There is evidence that transplanted grafts benefit from “aggressive” donor management [23] and pre-treatment of the donor in order to mitigate deleterious mechanisms during brain dead and the pre-final phase. In a prospective randomised controlled trial pre-treatment with methylprednisolone has been shown to decrease the initial innate inflammatory response and also acute rejection episodes following liver transplantation [24]. Similarly, pretreatment of the donor with dopamine – known to decrease reactive oxygen species occurrence and increase renal blood perfusion - has been shown to decrease delayed graft function incidence of transplanted kidneys [25]. However, the main drawback of these studies may be represented by the choice of the endpoint, which focused on a single organ only instead of accounting for all organs retrieved. Registered, currently patient-recruiting, clinic trials address this issue by expanding their inclusion criteria to all the abdominal organs, even including thoracic organs. In this regard the Donor Simvastatin Treatment Trial ( number NCT01160978) is of particular interest, since among their pleiotropic actions statins have been repeatedly shown to protect organs from IRI [26]. Another form of donor pre-treatment consists in ischemic pre-conditioning. This approach is controversially discussed in liver resection, since no evident clinical benefits were shown in patients undergoing repeated short ischemic times before major liver resections and fewer surgeons nowadays use the Pringle manoeuvre for liver resections. Similarly, for liver transplantation there is currently no recommendation for IP. Even though most studies show decreased parenchymal damage, paradoxically, one prospective study resulted in an even higher IRI degree, even though associated with less acute rejection episodes (“ischemic preconditioning paradox”, [27]). Additionally, no clinical benefit regarding recipient and graft survival has so far been demonstrated. However, just as for the ischemic postconditioning, organs can be remotely pre-conditioned. This approach would avoid subjecting the retrieved organ to direct injury, however, it should benefit from an up-regulation of hypoxia induced factors following ischemia of a remote organ. In children undergoing cardiac surgery for congenital heart defects remote ischemic pre-conditioning of the hind limb prior to cardiopulmonary bypass has already been shown to reduce the infarcted size [28]. A current randomised controlled trial is testing this approach by evaluating the influence of a short period of blood flow occlusion of the lower extremity prior to organ recovery. In this study, initial organ function as well as recipient and graft long-term survival of kidney, liver and pancreas grafts will be analysed ( number NCT00975702).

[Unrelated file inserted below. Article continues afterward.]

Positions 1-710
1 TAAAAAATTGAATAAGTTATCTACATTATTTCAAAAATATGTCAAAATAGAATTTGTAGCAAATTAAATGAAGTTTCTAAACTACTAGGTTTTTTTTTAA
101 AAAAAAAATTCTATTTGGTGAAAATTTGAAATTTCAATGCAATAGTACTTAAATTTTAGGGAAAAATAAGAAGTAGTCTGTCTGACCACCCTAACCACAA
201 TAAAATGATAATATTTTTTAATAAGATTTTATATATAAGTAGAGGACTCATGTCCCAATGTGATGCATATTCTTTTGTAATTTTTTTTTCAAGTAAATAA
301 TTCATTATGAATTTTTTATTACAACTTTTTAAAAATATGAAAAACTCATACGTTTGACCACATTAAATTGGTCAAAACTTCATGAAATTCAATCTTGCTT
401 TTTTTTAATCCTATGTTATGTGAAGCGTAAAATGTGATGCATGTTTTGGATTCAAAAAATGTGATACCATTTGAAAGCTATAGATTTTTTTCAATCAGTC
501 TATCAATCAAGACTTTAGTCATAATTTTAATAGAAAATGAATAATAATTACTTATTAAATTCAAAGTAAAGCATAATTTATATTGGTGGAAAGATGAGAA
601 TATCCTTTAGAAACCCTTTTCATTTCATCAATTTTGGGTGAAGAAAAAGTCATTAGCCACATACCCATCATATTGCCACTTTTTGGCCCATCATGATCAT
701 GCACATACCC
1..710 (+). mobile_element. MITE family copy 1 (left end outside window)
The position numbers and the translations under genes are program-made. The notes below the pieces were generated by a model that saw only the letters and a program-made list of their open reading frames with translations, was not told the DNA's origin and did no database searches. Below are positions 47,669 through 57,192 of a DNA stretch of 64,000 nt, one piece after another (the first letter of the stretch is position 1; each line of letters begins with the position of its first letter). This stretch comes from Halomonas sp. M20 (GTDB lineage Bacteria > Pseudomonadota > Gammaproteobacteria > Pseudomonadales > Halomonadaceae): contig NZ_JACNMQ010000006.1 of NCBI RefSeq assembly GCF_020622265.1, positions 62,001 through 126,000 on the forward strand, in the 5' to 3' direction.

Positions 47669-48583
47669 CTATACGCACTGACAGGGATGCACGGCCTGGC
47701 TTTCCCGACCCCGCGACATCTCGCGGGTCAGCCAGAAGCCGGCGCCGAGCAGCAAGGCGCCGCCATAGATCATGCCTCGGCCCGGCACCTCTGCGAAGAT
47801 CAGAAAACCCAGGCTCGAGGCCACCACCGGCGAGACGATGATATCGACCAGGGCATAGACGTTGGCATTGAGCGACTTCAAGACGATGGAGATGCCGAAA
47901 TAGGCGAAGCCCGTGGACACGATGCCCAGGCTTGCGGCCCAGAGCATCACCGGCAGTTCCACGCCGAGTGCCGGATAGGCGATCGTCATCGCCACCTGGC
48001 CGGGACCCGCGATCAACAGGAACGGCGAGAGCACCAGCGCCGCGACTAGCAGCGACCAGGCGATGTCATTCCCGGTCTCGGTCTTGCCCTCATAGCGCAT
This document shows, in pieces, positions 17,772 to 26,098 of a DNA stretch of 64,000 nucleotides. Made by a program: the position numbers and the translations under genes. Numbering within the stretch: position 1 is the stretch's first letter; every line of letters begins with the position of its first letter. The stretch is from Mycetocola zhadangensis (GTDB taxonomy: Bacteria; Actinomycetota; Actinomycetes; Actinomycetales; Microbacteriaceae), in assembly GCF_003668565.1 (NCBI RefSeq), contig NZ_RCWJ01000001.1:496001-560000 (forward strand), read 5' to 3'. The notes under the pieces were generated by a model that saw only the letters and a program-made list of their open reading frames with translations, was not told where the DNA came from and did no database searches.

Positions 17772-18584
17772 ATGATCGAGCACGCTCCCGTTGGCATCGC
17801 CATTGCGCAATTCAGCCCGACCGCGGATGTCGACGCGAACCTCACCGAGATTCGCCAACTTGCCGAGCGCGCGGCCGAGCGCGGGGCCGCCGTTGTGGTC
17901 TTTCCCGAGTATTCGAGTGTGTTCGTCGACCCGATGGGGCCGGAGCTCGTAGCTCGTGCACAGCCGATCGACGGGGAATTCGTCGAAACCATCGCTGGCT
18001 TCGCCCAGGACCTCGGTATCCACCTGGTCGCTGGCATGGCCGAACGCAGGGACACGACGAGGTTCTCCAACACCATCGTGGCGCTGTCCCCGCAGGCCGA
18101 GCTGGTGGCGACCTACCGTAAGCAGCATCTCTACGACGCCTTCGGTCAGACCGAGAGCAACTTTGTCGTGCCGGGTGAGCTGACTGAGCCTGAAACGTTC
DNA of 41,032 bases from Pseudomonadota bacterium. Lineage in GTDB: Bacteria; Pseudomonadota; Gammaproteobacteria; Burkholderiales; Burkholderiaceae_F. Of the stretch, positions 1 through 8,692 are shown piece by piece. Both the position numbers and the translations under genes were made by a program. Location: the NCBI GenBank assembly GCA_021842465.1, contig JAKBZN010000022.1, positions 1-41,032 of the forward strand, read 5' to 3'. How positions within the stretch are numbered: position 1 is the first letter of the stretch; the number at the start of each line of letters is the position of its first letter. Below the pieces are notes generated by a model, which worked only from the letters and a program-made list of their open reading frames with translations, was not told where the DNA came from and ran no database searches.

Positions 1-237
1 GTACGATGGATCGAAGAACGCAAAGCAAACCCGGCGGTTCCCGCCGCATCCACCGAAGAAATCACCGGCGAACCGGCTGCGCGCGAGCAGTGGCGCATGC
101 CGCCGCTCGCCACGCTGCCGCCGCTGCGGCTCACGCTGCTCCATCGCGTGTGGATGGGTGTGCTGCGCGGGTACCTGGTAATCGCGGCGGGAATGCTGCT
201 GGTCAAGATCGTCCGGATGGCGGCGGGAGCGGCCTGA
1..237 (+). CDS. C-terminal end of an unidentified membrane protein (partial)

While on the one hand findings of new pathways in experimental studies is of crucial importance to gain further insights in IRI associated mechanisms, a complete understanding of the underlying molecular mechanisms may not be an absolute prerequisite before starting a clinical trial, especially if clear benefits are shown in preclinical studies. There is an increasing effort to translate experimentally achieved knowledge into clinical trials addressing IRI following organ transplantation with trials of many different strategies designed to interfere with IRI at different time points of the transplantation process. Which of these strategies will provide the best results is an open question, and the question on synergistic effects of two or more strategies could add further benefits – these complexities remain to be addressed. This plethora of clinical trials, all with the goal to reduce IRI, is a conditio sine qua non to provide a solid foundation to build on for every transplanted organ.